Biden Steps In To Push West Coast Ports To 24/7 Operations As Supply Chain 'Disaster' Snowballs
Biden will unveil a plan on Wednesday to expand operating hours at the Port of Los Angeles and its neighbor, the Port of Long Beach, to 24/7 in an attempt to ease historic congestion of shipping barges and containers, CNBC reports. The plan is expected to be announced at a virtual meeting with shipping giants FedEx and UPS — which, along with the United States Postal Service, announced their ship-by dates for arrival by Christmas — as well as massive retailers Home Depot and Walmart, all of which are expected to go 24/7 with their own port operations.
The two Southern California ports are responsible for 40% of the shipping containers coming to the U.S. from overseas, and each of them has dozens of ships waiting offshore for docks where they can unload their goods; in previous years, even one ship waiting offshore was rare. The situation is just one of several issues plaguing every company that ships either materials or finished products across the oceans.
Expanding the operations at those ports to around-the-clock hours requires buy-in from the International Longshore and Warehouse Union, which Biden is expected to secure, CNBC reports. The entities that operate the ports are expected to pay for the extra hours, but even a more efficient port operation won't affect factories shut down in Asia due to health measures and coronavirus outbreaks, nor will it alleviate the shortage of long-haul truck drivers who are crucial to moving goods from shipping nodes to regional and local distribution centers.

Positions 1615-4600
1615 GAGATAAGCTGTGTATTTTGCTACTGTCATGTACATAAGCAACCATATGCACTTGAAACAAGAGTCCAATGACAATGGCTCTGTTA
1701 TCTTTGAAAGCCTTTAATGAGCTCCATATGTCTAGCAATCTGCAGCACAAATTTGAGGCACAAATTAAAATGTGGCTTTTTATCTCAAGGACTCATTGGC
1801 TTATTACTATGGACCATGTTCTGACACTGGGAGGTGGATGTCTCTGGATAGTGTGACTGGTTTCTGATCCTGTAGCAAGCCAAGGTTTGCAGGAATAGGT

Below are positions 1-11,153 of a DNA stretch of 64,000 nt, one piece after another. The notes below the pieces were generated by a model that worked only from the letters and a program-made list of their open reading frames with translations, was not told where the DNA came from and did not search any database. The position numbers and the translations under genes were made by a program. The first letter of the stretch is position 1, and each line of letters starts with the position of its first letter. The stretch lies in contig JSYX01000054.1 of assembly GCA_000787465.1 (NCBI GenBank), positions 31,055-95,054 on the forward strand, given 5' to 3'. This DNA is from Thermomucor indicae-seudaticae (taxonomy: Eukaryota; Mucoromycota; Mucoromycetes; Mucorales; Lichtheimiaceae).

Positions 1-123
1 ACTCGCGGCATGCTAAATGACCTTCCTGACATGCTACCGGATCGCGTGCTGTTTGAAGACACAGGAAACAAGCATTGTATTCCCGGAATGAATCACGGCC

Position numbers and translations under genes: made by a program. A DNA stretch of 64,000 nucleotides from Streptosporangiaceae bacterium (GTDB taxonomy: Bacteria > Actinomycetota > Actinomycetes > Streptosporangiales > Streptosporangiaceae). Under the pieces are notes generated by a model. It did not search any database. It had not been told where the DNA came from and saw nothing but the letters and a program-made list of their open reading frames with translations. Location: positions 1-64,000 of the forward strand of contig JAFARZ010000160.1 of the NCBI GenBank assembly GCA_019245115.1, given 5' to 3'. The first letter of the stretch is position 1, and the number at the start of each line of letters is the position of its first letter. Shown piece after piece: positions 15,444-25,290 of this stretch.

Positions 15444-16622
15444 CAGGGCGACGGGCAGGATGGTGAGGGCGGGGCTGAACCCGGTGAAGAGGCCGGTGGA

To this point, the most powerful companies had been able to wield their influence and pocketbooks to avoid the worst of the bottlenecks, but now even Apple has been forced to cut its iPhone production targets for next year, Bloomberg reports. Among the materials experiencing the deepest shortages are semiconductors, which are crucial for the chips that go in everything from smartphones to cars to refrigerators.
Logistics have become a headache or worse for virtually every company, as the supply chain has been mentioned over 3,000 times during quarterly earnings calls this year, a record by far, Bloomberg reports. Though many retailers have been attempting to secure goods for the holiday season for months now, the shipping backlog is severe enough that a significant number of companies still have anticipated holiday inventory waiting to be unloaded at ports.
“Supply chain is taking center stage on earnings calls as the supply chain is a disaster,” R5 Capital analyst Scott Mushkin told Bloomberg. "Honestly, there's a chance the system breaks down during the holidays."
As the competition for shipping containers and space on barges has been feverish enough to keep prices rising for months, the average cost of consumer goods is rising enough to sound inflation alarm bells, Bloomberg reports. The issue runs deep enough to have a significantly negative impact on the overall U.S. economy.